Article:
Janet Roveda, Ao Li, Linda Powers, Walther Ellis, Stuart Quan, Graciela Silva Torres and Michelle Perfect
University of Arizona, USA
Scientific Tracks Abstracts: J Bioengineer & Biomedical Sci
This children and adult sleep apnea prognosis system employs an IoT application portal, to perform sleep apnea prognosis, to help with sleep apnea diagnosis, to monitor sleep apnea treatment, and to offer personal health education. The core component of the system is a set of machine learning algorithms. Our system allows a couple of low cost sleep apnea devices to reach high accurate sleep apnea monitoring/diagnosis/prognosis results, although we use high end devices such Phillips├ó┬?┬? products in the development of our prototype system. We also plan to develop wearable sensors, such as pulse oximeter pulse oximeters, electrocardiogram (ECG) sensors, and electroencephalogram (EEG) sensors to work with our system and to provide optimal care and cost balance. Comparing with other sleep apnea questionnaires, our new system provides personalized questionnaires. The backend data mining program monitors patients├ó┬?┬? responses and adjust the contents of the questionnaires in real time. One key application of our new system is pediatric sleep apnea. Most sleep care products are currently focused only on adults. However, sleep apnea also has serious impacts on children's brain development. At least 2% of children have sleep apnea in the US. Most parents, however, never realize that their children have sleep apnea. Compared with adults, children in general have higher oxygen saturation levels, faster heart beats, and very different physiological measurements that change as they age. Sleep apnea among children requires a different set of indexes and thresholds in terms of measurements. With a different set of parameters, features and indices, specifically designed for the pediatric sleep apnea application, our tools can provide accurate diagnosis for children with apnea, and stimulate their patients to seek medical care. Our system employs 3D simulation to monitor sleep quality and apnea treatment results, with real time feedback from treatment devices. Coupled with physiological sensors, the new system can improve the dynamic treatment regimes (DTRs) by using reinforcement learning algorithms.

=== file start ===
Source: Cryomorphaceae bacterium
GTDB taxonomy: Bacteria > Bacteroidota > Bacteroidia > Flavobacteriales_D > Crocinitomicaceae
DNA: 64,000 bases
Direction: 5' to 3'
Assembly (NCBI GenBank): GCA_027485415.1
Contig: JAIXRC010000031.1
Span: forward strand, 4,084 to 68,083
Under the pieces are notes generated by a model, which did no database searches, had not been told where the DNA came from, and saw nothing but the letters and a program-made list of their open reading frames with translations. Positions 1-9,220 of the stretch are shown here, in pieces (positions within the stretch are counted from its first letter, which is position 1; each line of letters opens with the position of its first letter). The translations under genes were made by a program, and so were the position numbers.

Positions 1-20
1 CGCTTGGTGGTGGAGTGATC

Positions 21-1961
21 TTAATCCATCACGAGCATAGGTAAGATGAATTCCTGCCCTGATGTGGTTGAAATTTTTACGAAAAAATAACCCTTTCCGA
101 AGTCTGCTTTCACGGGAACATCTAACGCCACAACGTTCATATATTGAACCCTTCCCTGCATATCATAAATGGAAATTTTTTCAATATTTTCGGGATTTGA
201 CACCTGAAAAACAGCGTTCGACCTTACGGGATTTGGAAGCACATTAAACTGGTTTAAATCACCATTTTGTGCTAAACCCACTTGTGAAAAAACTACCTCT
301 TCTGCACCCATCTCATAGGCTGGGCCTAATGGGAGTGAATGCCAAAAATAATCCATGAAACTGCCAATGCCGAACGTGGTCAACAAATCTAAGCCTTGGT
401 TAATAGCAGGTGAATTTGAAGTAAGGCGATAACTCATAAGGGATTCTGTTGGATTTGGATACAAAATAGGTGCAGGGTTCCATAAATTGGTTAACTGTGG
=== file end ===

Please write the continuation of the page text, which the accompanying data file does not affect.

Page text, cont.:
Janet Roveda is a Professor in the Department of Electrical and Computer Engineering and the Department of Biomedical Engineering at the University of Arizona in Tucson. She received her MS and PhD degrees in Electrical Engineering and Computer Sciences from the University of California, Berkeley in 1998 and 2000, respectively. She was a recipient of the NSF Career Award and the Presidential Early Achievement Award for Science and Engineering at White House in 2005 and 2006, respectively. She was the recipient of the 2017 Da Vinci Fellow at the College of Engineering, Univ. of Arizona, the 2008 R Newton Graduate Research Award from the EDA community, the 2007 USS University of Arizona Outstanding Achievement Award. She has over 120 publications.
Journal of Bioengineering & Biomedical Science received 276 citations as per Google Scholar report